Road construction around University Hospital, American Family Children's Hospital and University Station Clinic may result in travel delays and route changes.Read more
When we think about the many things we teach our children — reading, math, even manners — it can be easy to forget about the basics, like kindness and generosity. But those are skills we have to develop, even as adults.
Kindness and generosity are one of the best things children can do for their well-being. Research shows that when kids are kind, they feel good about themselves, have more friendships and get better grades.
But kindness does not always come naturally to children, although there are ways to help encourage it.
Help develop their inner compass
We are raising citizens for tomorrow. However, we are seeing a decline in the salience of virtues like kindness, generosity and compassion in the collective culture, making it even more important for parents to make teaching them a priority.
Research has found that the mentions of virtues such as kindness, generosity, charity, helpfulness, thoughtfulness, politeness, love have declined in American books over the past century. Pelin Kesebir at UW's Center for Healthy Minds and Selin Kesebir from the London Business School looked at the appearance of these virtues indicating care and concern for others in millions of American books from 1900 to 2000 and found an average decline of 55.7% in the frequency of these words' appearance. This means that for every 2 appearances of these words in 1900, there was less than 1 in 2,000.
While that might not seem like a big deal, it could be seen as an increasing trend that those concepts are less important culturally. But we know that kindness and generosity are directly linked with happiness. When we engage in daily behaviors that help us connect with something larger than ourselves, it creates a greater satisfaction with our lives and our lives have greater meaning the next day.
This is especially true for kids — when children express kindness and generosity regularly, they feel better about themselves and are happier.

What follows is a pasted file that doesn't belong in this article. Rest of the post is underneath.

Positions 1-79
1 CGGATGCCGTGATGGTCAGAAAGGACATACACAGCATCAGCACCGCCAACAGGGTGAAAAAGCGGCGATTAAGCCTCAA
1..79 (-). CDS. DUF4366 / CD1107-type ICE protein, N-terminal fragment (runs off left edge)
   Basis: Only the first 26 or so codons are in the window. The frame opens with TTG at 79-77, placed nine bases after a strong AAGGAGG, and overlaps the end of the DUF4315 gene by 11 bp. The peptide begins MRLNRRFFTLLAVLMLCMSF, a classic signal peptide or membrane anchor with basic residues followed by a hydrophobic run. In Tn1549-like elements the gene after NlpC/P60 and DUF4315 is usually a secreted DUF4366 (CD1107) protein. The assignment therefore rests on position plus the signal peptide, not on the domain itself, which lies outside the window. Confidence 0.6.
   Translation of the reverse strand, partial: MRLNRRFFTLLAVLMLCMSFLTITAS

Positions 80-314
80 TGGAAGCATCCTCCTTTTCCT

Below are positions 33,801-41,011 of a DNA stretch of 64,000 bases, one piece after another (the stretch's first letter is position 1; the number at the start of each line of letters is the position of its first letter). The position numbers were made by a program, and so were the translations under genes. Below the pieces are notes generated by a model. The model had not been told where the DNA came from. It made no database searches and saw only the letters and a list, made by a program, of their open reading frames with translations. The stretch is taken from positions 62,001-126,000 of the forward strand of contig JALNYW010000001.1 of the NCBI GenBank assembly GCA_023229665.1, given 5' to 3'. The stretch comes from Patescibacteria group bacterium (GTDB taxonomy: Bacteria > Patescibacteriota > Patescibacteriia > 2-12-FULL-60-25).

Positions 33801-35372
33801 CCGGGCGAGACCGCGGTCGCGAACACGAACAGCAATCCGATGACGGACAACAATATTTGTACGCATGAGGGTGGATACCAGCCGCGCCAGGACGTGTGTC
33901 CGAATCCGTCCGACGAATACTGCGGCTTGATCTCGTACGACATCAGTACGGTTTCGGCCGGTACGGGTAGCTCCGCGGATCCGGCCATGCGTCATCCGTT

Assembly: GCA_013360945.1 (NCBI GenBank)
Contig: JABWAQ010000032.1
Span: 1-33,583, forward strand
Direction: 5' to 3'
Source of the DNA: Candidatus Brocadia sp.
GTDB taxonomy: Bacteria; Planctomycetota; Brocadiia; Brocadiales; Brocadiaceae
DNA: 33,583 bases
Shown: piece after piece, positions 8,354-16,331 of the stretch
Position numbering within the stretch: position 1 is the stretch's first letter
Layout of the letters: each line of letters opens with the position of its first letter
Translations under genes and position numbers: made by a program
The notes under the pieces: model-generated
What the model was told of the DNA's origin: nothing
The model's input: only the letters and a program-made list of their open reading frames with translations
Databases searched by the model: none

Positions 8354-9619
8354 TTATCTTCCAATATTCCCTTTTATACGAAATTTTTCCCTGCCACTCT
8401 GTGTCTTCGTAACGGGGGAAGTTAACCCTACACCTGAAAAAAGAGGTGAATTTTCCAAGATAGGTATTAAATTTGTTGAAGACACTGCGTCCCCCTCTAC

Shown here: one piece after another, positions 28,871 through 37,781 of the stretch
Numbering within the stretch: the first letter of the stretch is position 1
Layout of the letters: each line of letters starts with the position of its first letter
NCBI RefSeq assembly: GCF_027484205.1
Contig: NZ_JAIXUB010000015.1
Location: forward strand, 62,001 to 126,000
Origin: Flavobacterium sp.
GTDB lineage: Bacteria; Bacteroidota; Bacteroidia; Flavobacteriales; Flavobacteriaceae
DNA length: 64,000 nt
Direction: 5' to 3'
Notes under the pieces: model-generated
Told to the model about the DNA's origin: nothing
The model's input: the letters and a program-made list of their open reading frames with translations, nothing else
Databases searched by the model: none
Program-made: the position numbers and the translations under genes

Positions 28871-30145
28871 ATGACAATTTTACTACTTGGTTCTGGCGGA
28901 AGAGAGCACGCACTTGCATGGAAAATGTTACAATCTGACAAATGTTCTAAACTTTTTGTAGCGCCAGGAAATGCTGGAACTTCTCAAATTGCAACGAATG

Go from 'me' to 'we'
Every day there are many teachable moments that help build children's character. And as they navigate through their day, parents can help them find ways to make kindness a top priority.
One way is to put an emphasis on generosity in your family — express your gratitude by saying "thank you" regularly. Encourage kids to help out around the house so they can understand what it means to work together. Praise children when you see them engaging in a generous act, and be sure to model that yourself. It might be wishing a stranger a good day, or holding the door for someone whose arms are full.
Talk with them to identify ways they might be able to be kind at school, such as standing up for another child on the playground who isn't being treated well or sitting next to a new student at lunch. Use news and entertainment to show them social, cultural, ethnic and geographic differences, but also our common humanity to build their connection to the need for helping to reduce the suffering in our world.
During the holidays, instead of putting the focus on receiving gifts, consider ways to help others, such as volunteering their time. Encourage an intentional practice as well, such as setting aside time to practice a loving kindness meditation or saying prayers for others. It's important to nurture empathy and compassion.
And, remember to take as much pride in their displays of caring and concern about something larger than themselves as you would their academic and athletic achievements.
Walk the talk
Part of raising caring kids is helping them learn to regulate distressing emotions. Emotions like anger, jealousy, shame, guilt, resentment or other difficult feelings can be a barrier to generosity, so help them find a way to manage those difficult emotions.
Problem solve with them how to resolve conflict in a way that helps them keep focused on being a caring individual, seeing multiple perspectives and taking the other person's viewpoint into consideration while speaking up for themselves. That's no small task, and even challenging for adults to do. But trying to look at a situation from the other person's point of view can help kids develop compassion and empathy for those around them.
As parents, we can help children grow and move in the direction of their potential by bringing compassion, kindness, patience and wisdom to our interactions. In doing so, children will learn to listen to their inner-guidance, develop their own instincts and stay true to their desires. As they grow, they'll be confident in thinking for themselves, rather than being swayed by other influences.
Remind your children that every day they have an important mission in life to use the skills and knowledge to change the lives of those less fortunate than themselves. They can make a difference by choosing to do so. It all starts with kindness and generosity, which creates an environment where everyone can thrive.